What is it about?

N95 masks are an integral part of the protective gear used by healthcare workers. These have been widely used during the recent COVID-19 pandemic. These masks contain a layer of charged synthetic fibers called polypropylene electret fibers. These fibers block the entry of harmful particles in the mouth and nose. But there is a limit to the number of times N95 masks can be used. Because using them decreases their charge and filtration efficiency, they can be used only once. Disposing non-reusable masks like N95 comes at a huge environmental cost. To reduce the burden of recycling them and be better prepared for future pandemics and avoid possible mask shortages, there is a need to find ways to decontaminate them for reuse. This is what motivated the authors of the current study. They tested a method to determine the charge on N95 masks using simple air quality monitors. Next, they followed simple steps to make these masks reusable. Using simple charged metal plate terminals or electrodes, they managed to restore the charge in decontaminated masks. This revived their filtration efficiency. The authors conclude that the recharged masks are suitable for reuse with full efficiency.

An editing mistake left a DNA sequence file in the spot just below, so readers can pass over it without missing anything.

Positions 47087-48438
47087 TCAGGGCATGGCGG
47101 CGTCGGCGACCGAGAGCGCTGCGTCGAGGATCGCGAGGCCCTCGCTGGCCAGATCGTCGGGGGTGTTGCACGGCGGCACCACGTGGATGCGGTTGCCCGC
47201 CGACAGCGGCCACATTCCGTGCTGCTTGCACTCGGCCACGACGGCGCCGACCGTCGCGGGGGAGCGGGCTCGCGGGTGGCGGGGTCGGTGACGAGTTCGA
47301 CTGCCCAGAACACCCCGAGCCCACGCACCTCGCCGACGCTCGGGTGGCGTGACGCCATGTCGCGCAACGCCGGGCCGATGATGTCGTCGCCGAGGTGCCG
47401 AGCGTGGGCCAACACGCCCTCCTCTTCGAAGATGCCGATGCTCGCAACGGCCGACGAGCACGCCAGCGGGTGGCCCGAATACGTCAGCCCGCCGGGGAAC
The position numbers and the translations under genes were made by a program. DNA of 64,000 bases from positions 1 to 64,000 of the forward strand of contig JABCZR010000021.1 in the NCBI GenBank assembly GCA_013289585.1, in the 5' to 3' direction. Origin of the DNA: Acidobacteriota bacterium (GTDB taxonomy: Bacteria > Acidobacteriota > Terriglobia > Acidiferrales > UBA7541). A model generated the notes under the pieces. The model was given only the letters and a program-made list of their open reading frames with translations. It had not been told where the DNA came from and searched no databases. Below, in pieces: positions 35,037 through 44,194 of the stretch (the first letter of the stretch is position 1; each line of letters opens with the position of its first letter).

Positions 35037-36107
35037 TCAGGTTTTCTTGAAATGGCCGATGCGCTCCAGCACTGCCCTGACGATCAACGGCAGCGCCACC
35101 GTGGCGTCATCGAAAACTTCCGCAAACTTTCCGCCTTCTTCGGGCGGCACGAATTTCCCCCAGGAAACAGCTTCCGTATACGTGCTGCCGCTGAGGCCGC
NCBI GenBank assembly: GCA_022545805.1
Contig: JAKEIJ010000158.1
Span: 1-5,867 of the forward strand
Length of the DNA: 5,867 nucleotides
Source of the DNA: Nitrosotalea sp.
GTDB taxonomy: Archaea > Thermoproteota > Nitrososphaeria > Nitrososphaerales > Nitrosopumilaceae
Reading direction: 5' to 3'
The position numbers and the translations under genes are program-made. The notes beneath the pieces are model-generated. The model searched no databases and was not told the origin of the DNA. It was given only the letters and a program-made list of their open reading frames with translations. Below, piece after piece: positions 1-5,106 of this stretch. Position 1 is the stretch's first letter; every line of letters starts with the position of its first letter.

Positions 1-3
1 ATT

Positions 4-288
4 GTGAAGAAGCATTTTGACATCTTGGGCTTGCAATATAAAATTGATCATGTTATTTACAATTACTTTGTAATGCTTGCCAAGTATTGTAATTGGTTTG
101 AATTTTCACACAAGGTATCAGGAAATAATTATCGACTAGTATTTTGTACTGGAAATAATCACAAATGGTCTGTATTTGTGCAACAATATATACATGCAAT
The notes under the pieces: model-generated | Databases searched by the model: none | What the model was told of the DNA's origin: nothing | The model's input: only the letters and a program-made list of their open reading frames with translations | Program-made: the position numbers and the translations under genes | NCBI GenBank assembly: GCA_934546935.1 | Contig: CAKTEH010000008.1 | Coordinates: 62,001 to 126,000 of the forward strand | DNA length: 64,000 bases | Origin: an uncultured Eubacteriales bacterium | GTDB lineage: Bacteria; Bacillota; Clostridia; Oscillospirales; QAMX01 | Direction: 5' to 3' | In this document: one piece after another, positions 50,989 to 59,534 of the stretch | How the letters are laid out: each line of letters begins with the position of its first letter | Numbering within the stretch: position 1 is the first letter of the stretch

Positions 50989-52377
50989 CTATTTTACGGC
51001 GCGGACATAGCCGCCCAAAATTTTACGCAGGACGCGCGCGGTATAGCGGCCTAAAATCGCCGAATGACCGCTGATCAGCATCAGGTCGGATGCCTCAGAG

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Why is it important?

N95 masks are essential for preventing the entry of airborne viruses. They are good defense against the coronavirus as well. There is a need to reuse them instead of throwing them away to avoid environmental pollution. This would also be necessary to avoid possible shortages in case of future pandemics like COVID-19. However, for reuse, these masks must be restored to their full potential. The authors of this study suggest simple ways to decontaminate, recharge, and recover the filtration efficiency of N95 masks. KEY TAKEAWAY: This study suggests a simple method to extend the shelf life of N95 masks. The technique proposed can be used in other air filtration settings as well, including ventilation, air conditioning, and industrial filtration.

Read the Original

This page is a summary of: Recharging and rejuvenation of decontaminated N95 masks, Physics of Fluids, September 2020, American Institute of Physics, DOI: 10.1063/5.0023940.
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